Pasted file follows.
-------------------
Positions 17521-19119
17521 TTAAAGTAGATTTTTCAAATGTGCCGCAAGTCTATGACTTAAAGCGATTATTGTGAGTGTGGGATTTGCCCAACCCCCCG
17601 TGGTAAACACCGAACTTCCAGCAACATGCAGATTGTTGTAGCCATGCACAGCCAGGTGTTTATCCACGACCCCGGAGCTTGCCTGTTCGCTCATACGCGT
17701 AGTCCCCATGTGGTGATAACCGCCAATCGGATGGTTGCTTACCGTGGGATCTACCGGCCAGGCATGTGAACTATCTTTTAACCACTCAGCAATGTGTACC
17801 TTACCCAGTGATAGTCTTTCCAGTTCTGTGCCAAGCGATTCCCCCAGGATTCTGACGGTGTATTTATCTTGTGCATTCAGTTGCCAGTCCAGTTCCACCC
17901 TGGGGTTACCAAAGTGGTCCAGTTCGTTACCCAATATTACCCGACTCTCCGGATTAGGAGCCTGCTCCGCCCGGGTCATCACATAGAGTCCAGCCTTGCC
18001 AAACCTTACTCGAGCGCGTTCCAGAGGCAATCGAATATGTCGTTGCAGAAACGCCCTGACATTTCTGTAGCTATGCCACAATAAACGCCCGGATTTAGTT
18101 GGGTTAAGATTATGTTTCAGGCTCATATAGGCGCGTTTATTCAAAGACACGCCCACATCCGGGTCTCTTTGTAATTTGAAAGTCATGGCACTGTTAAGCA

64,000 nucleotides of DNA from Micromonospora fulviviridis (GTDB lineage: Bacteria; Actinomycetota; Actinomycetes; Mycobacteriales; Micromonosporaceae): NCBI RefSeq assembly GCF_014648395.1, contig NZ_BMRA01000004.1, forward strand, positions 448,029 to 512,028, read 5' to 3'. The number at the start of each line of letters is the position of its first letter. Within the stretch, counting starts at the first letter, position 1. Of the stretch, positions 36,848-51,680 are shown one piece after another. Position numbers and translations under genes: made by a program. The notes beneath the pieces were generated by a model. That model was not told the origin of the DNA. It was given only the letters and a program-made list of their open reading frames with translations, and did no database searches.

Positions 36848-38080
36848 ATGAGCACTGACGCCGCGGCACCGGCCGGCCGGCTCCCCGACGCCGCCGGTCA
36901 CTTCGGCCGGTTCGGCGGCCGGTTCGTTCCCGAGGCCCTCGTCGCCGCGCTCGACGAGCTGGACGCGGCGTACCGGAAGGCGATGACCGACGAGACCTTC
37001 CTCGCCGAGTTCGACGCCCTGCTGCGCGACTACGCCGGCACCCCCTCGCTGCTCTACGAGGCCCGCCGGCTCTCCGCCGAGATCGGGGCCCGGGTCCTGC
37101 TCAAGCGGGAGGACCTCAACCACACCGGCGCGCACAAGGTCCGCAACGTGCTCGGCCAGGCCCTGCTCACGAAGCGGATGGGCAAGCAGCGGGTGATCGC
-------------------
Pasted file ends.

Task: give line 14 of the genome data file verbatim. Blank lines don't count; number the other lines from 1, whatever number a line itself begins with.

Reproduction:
37101 TCAAGCGGGAGGACCTCAACCACACCGGCGCGCACAAGGTCCGCAACGTGCTCGGCCAGGCCCTGCTCACGAAGCGGATGGGCAAGCAGCGGGTGATCGC